Still, as the Skout case showed, there are several recent trends that have heightened the concerns of child-safety experts: the rise of smartphones, which are harder for parents to monitor; location-oriented services, which are the darling of Net companies seeking more ad revenue from local businesses; and the rapid proliferation in phone and tablet apps, which don't always make clear what data they are using and distributing.A solid system for defending against online predators requires both oversight by trained employees and intelligent software that not only searches for improper communication but also analyzes patterns of behavior, experts said.Sulake said it had kept 225 moderators and is still investigating what went wrong.By some measures, Internet-related sex crimes against children have always been rare and are now falling (as are reports of assaults on minors that do not involve the Net).As a result, many threats are eliminated without human intervention and moderators at the company are notified later.Sites that operate with such software still should have one professional on safety patrol for every 2,000 users online at the same time, said Sacramento-based Metaverse Mod Squad, a moderating service.Duncan, one of a half-dozen law enforcement officials interviewed who praised Facebook for triggering inquiries, said: 'The manner and speed with which they contacted us gave us the ability to respond as soon as possible.'Facebook is among the many companies that are embracing a combination of new technologies and human monitoring to thwart sex predators.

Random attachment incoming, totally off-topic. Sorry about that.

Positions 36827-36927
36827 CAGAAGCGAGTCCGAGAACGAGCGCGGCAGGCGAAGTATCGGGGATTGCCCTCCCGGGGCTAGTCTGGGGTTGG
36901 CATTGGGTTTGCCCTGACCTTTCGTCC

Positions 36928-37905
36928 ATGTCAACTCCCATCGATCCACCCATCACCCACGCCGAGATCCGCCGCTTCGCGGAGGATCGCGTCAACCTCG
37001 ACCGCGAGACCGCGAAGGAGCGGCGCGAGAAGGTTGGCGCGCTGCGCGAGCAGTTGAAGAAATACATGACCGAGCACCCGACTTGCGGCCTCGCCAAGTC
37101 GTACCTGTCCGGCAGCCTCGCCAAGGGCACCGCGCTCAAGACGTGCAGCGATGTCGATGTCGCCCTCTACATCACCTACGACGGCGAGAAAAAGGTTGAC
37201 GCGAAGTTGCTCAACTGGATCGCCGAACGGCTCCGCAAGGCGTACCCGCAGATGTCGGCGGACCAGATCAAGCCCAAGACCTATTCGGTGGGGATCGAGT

Some sites go much further: Disney's Club Penguin offers a choice of viewing either filtered chat that avoids blacklisted words or chats that contain only words that the company has pre-approved.
Most sex crimes against children are committed by people the children know, rather than strangers.
Even those companies with state-of-the-art defenses spend far more time trying to stop online bullying and attempts to sneak profanity past automatic word filters than they do fending off sex predators.
Facebook's software likewise depends on relationship analysis and archives of real chats that preceded sex assaults, Chief Security Officer Joe Sullivan told Reuters in the company's most expansive comments on the subject to date.
Like most of its peers, Facebook generally avoids discussing its safety practices to discourage scare stories, because it doesn't catch many wrongdoers, and to sidestep privacy concerns.